The Australian developers of the world’s first life-saver drones have announced a partnership with the Queensland government to use the technology to track crocodiles.
The Little Ripper drones, unmanned aerial vehicles tailored for search, rescue and lifesaving operations, were involved in a world-first rescue mission that saved the lives of two teenagers caught in waters of Lennox Head in northern NSW last year.
Little Ripper co-founder Dr Paul Scully-Power told delegates at the Amazon Public Sector Summit in Canberra this week that the company is partnering with the Queensland government on a new use for the technology.
The drones, introduced in partnership with Surf Life Saving Queensland, will patrol croc-infested waters with an AI-powered camera designed to specifically identify crocodiles and with the ability to distinguish them from other marine life.
Eighteen surf live savers from Mission Beach to Port Douglas in Queensland will be trained to operate the drones and the information from the drones will be used to monitor the size, location and behaviour of crocodiles on beaches to enable authorities to respond quickly to crocodile sightings.
Boosting awareness and understanding crocodile populations
The roll-out of the drones come as part of the government’s Crocwise program, an educational campaign aimed at improving community awareness about crocodiles.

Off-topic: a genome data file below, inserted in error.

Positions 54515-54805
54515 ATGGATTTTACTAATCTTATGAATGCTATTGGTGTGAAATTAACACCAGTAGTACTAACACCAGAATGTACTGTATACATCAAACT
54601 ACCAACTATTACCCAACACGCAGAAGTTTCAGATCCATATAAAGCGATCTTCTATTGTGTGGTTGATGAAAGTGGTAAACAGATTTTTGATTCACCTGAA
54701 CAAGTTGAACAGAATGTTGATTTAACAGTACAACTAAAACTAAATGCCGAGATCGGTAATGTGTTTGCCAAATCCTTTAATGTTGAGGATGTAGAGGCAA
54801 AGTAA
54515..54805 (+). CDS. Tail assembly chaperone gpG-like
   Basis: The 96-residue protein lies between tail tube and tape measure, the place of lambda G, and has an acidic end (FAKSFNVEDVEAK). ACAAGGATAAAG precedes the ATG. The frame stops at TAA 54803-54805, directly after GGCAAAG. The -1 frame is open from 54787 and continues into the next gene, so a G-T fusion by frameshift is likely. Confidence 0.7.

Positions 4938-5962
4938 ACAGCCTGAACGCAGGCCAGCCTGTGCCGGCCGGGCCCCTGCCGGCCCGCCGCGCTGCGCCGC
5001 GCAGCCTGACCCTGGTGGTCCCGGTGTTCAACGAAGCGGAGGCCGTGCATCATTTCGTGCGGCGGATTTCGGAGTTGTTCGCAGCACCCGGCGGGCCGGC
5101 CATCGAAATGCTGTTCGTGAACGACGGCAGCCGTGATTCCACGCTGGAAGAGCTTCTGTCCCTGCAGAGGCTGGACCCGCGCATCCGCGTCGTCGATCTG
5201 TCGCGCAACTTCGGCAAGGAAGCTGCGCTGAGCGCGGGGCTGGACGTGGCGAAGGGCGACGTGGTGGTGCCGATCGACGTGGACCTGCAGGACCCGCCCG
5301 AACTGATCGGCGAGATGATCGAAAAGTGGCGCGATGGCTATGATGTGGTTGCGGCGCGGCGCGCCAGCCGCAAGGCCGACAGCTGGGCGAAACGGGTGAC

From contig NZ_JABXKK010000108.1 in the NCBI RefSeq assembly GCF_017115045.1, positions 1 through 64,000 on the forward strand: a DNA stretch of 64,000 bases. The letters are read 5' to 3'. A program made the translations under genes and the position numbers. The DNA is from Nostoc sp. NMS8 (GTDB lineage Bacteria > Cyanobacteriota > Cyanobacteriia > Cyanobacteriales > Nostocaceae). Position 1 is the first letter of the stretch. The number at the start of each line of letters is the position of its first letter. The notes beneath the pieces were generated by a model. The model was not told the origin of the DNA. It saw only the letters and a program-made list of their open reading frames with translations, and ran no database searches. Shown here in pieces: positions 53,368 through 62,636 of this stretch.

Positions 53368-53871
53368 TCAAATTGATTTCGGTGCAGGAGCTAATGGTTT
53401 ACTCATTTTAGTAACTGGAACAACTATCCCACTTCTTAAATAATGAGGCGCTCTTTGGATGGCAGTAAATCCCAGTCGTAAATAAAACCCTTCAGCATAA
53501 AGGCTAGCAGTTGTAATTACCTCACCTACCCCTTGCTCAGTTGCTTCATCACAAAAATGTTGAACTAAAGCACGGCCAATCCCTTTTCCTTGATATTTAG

Similar shark-tracking technology from the company was such a success that Dr Scully on Wednesday told the audience that the company had been approached by the Queensland government.
“[The Queensland Government] asked us to spot crocs – so we developed another type of spotter called Croc Spotter. “
Footage captured by the drones is transmitted to the cloud with a delay of less than one second using Amazon Web Services, and can be used to both identify and prevent attacks and to undertake rescue missions.
It is also hoped that the data from the drones can help researchers better understand crocodile populations across Queensland.
Terrified tourists a concern
But not everyone’s enarmoured of the plan. Queensland MP Bob Katter has slammed the plan, saying that targeted action is instead needed to cull crocodile populations.
“I don’t think it will achieve very much at all because they don’t remove the crocs. All it’s going to do is terrify tourists of four beaches. The tourism industry is in trouble in far north Queensland,” he told Government News.
Dr Scully’s rip-detection technology was lauded worldwide after footage of the rescue mission which saved the two young boys went viral online.
Now it’s hoped that the new technology will help to prevent crocodile attacks in Queensland croc hotspots, where there have been 12 fatal attacks in the last few decades and more than 20 non-fatal attacks, according to the Department of Environment.
The company also has shark-detection drones which can identify sharks with 90 per cent reliability and it’s a tech he says changed the face of shark detection.
“It’s mind boggling some little Aussie diggers can pull this off. But we did,” he said.
The drones also have a megaphone to alert swimmers of nearby danger.
The funding for the technology was first announced in July last year, when the Queensland Government announced a $105,000 grant to roll-out the program.
The founders of the tech have been approached by countries across the globe to deploy the drones including China, US, India, South Korea, Malaysia and Reunion Island.
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